On May Day this year I was unable to get to Oxford to join the celebrations so did a little dance on my own. Here I am:-
Three years ago I had great fun at Oxford dancing with Oxford Morris.
I also met up with them in the Wye Valley during their ‘Ancient Men’ tour:
I do hope to go to Oxford May morning again one year but my humans are not keen on the very early start.
Horace the Alresford Bear 9/5/2019
Morris Dancers wear ribbons with rosettes and have bells on the legs and wave hankies in the air while they dance. The first thing I had to do in order to have any chance of fitting in with Oxford Morris was to create an outfit a bit like theirs. They call the straps around the body ‘baldricks’. I had to go shopping to buy the materials, and found a shop that sold everything needed in St Nicks Market, Bristol.
I found bias binding for the straps
…and bells for my legs.
The aim was to make something that looks a bit like this (Oxford Morris baldricks that I tried on while visiting a Morris Dancer, though a bit too big for me)
I set to work sewing, Hammering in the shed (I decided to use a stud that I found in the sewing box for the rosette)and I finally ended up with my Oxford University style Morris baldricks.I had a little practice at home before setting off to Oxford to join in with the May Day celebrations.
Then off I went to Oxford strapped into the back of the car wearing all the gear!We arrived at a very nice B & B – Lakeside Guesthouse, where rather conveniently there was a bed just for me in the room. I spent the evening relaxing there as May Day celebrations start very early in Oxford.On May 1st 2016 and I got up very very early. Here I am about to walk across Christchurch meadow…We were on our way to Magdalen Bridge to listen to the choir sing from the top of the tower at 6am. You can see the tower behind me in the distance in this photo….When we arrived at the bridge there were thousands of people there, including lots of Morris dancers and a tree, though I didn’t spot any other bears.At 6am the crowd went quiet and the sound of the choir filled the air. I could just about make out a few figures standing at the top of the tower. After the choir had finished singing, we all started to follow the tree as it walked up Magdalen St…The tree finally stopped at Radcliffe Square, and church bells started to chime. The Morris Dancers started to dance and play music.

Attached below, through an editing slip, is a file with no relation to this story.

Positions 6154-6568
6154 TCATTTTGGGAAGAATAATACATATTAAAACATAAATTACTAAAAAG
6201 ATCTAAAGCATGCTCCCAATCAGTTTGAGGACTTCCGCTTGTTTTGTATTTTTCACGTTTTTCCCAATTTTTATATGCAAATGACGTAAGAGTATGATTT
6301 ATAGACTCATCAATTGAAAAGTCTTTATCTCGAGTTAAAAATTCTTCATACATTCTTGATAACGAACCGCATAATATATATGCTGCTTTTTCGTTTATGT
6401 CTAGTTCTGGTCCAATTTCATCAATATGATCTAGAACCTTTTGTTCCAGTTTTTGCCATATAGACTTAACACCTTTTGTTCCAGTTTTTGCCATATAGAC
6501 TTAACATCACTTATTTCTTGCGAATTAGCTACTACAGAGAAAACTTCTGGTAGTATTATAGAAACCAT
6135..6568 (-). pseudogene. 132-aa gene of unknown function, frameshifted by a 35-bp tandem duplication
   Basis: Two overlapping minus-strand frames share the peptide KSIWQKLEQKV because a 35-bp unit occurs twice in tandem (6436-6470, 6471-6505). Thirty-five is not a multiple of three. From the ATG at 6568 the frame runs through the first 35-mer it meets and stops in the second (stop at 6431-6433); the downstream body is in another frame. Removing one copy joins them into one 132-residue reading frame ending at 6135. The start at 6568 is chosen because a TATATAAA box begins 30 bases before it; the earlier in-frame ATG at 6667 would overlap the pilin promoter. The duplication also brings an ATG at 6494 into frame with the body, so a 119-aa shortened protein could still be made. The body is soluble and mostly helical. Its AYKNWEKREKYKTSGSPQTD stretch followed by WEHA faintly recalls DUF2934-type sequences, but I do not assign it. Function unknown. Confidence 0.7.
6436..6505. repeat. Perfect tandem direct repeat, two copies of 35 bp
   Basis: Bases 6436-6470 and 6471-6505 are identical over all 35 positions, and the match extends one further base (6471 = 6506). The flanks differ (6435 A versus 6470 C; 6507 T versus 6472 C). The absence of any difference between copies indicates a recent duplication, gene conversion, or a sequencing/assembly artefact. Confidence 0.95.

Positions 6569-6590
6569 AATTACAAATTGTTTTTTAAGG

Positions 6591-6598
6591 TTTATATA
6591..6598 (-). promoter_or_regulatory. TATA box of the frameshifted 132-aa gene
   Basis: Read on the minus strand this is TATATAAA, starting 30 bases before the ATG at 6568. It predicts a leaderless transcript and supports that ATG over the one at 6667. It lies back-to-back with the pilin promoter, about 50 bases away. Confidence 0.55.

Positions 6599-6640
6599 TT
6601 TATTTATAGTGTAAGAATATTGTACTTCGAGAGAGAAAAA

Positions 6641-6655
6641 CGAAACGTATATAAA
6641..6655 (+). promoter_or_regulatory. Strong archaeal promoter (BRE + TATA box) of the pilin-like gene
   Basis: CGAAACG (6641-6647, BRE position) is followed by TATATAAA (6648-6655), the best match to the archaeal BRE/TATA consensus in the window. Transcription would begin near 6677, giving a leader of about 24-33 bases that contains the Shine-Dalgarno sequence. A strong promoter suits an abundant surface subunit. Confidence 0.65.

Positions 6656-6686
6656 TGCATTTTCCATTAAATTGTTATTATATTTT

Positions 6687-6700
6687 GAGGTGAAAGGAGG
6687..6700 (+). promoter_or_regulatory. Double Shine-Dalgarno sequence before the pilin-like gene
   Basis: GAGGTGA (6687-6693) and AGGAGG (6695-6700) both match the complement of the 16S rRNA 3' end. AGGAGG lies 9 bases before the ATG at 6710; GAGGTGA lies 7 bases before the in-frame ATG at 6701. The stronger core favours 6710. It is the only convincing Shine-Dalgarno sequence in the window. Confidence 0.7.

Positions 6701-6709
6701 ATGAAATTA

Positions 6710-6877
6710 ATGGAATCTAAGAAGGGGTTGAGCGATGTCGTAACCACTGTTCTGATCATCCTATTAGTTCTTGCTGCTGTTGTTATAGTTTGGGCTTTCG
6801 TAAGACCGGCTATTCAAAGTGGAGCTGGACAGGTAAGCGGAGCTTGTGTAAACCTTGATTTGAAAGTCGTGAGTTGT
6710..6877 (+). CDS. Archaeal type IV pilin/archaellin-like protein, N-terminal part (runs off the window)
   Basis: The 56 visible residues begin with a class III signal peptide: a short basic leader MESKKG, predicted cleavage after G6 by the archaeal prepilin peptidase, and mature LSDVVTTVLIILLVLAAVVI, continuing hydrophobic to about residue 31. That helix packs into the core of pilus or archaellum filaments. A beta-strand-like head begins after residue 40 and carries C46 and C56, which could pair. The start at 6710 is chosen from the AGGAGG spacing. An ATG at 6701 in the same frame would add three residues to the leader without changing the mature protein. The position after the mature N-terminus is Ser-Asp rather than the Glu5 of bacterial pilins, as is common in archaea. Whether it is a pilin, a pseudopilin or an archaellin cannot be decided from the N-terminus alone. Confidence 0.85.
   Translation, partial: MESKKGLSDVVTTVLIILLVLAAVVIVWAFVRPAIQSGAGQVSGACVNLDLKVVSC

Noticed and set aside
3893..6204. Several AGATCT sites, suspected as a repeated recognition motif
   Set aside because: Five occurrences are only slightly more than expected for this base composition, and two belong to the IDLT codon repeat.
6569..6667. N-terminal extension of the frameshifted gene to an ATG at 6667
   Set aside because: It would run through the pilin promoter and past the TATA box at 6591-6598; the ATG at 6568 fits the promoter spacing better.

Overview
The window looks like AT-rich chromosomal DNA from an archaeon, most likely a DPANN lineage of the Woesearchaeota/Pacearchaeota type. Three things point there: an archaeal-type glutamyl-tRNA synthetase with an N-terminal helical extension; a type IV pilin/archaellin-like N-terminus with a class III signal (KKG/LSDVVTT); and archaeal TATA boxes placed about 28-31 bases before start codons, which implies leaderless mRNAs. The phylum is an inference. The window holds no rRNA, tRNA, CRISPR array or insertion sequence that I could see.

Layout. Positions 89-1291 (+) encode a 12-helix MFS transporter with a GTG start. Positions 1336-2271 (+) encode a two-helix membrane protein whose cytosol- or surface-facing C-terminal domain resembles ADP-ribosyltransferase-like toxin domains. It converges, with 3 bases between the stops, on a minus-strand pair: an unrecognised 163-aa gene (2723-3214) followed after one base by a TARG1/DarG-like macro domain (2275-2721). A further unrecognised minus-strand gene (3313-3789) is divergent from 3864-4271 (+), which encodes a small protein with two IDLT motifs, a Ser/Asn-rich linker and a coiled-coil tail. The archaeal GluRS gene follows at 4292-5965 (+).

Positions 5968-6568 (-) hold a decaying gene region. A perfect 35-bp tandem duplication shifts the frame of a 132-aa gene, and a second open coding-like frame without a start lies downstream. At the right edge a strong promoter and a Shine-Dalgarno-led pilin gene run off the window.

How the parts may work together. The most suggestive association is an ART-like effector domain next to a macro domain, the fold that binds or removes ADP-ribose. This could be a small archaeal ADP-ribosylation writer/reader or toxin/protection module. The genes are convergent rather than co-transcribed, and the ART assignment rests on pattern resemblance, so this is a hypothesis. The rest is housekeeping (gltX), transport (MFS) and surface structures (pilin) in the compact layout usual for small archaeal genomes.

I rather liked the round building on one side of the square.It is the Radcliffe Camera and is part of the Bodleian Library. The church bells ringing and Morris dancing went on for quite a while as the different ‘sides’ of Morris dancers took turns to dance and make music. After they had all danced, they moved on to another area. The most exciting bit for me though was outside St Johns College where I got to join in with a Morris Dance. I had to be carried around for health & safety reasons as I am a bit short to dance on my own (there is a big risk I might get trodden on with all the jumping up and down and leaping about waving hankies). My reward for dancing so well was breakfast with the Morris Dancers, which took place in another college (Oxford is full of colleges), St. Edmund Hall. The tree, known as Jack-in-the-Green, was having a sleep in the garden, so I posed for another photo with him.I was surprised to find that ale was being served with breakfast….After breakfast we set off again for more Morris dancing, and walked under the Bridge of Sighs……then onto the area outside a museum, The Ashmolean. Here I was given the very important job of looking after the tankards full of ale.I started to feel very tired. I had been up since 4.45am, my little legs were aching and I was finding it difficult to keep my eyes open. A Morris Dancer lifted me up onto the top of the sculpture, and I within moments I fell fast asleep.Looking forward to my next Morris dancing adventure when I will be meeting up with the Oxford Morris Dancers during their canoeing tour of the Wye Valley 🙂
Horace the Alresford Bear 2/5/2016